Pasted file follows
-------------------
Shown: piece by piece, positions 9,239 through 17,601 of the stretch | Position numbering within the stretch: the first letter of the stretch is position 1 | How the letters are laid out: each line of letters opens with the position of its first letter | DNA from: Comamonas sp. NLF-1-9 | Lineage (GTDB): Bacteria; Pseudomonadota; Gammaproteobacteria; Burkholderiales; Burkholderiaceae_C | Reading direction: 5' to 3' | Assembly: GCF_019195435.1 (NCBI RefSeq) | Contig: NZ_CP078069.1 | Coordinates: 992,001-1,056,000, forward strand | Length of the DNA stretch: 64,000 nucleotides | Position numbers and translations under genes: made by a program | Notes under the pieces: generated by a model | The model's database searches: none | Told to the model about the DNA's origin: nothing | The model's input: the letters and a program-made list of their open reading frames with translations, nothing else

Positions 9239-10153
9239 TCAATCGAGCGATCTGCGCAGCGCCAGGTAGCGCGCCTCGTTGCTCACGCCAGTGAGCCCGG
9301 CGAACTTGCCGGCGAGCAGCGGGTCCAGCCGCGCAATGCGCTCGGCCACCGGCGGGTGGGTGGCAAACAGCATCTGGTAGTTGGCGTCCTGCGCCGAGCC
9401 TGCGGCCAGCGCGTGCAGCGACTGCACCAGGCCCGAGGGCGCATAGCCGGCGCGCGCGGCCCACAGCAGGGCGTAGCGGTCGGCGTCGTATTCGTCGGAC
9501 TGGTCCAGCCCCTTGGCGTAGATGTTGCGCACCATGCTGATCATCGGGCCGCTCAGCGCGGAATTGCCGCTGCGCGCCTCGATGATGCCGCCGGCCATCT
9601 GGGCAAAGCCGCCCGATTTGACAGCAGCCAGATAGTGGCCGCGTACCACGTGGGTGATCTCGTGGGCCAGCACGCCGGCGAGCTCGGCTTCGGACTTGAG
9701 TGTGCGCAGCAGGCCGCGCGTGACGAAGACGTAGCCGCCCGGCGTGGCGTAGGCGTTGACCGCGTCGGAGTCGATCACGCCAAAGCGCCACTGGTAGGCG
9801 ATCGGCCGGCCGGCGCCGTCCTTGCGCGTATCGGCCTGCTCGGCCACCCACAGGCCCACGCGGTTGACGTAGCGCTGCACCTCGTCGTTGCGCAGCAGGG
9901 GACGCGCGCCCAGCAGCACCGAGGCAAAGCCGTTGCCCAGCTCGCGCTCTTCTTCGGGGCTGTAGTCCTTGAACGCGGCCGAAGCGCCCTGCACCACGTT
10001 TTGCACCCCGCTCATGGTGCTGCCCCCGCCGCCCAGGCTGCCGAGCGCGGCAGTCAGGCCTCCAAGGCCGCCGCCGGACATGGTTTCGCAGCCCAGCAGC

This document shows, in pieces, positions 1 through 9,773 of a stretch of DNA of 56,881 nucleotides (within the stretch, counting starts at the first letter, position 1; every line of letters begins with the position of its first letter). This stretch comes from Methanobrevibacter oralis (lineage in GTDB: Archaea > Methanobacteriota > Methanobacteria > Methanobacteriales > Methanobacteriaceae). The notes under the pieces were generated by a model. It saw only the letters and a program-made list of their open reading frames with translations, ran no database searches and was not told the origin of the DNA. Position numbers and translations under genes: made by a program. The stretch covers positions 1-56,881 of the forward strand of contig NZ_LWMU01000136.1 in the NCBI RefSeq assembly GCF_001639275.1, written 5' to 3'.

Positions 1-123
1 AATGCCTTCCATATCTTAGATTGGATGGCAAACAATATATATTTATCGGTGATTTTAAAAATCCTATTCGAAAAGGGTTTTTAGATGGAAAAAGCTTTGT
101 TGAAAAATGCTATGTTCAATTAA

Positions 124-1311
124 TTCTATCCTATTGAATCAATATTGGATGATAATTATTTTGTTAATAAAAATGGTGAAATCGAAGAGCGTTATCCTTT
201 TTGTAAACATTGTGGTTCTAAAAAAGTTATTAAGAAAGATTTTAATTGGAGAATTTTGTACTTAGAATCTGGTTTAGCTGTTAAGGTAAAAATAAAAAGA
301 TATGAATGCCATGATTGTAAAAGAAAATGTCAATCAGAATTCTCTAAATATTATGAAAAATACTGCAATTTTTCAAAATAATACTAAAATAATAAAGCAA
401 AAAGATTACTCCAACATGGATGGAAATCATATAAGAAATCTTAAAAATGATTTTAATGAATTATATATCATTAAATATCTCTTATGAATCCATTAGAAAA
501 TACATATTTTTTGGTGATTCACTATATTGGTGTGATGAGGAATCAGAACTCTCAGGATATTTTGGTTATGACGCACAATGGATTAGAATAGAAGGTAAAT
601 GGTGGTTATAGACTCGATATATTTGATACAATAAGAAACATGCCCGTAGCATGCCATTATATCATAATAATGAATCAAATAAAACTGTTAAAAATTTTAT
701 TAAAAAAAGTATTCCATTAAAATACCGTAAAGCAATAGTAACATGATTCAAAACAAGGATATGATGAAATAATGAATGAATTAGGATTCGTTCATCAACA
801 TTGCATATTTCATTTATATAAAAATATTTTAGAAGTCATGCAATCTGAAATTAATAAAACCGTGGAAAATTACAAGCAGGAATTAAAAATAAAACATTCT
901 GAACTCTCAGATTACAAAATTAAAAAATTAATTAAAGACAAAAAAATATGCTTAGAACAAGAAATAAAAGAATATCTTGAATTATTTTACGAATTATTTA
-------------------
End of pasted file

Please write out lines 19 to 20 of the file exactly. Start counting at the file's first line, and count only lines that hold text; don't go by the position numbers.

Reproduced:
301 TATGAATGCCATGATTGTAAAAGAAAATGTCAATCAGAATTCTCTAAATATTATGAAAAATACTGCAATTTTTCAAAATAATACTAAAATAATAAAGCAA
401 AAAGATTACTCCAACATGGATGGAAATCATATAAGAAATCTTAAAAATGATTTTAATGAATTATATATCATTAAATATCTCTTATGAATCCATTAGAAAA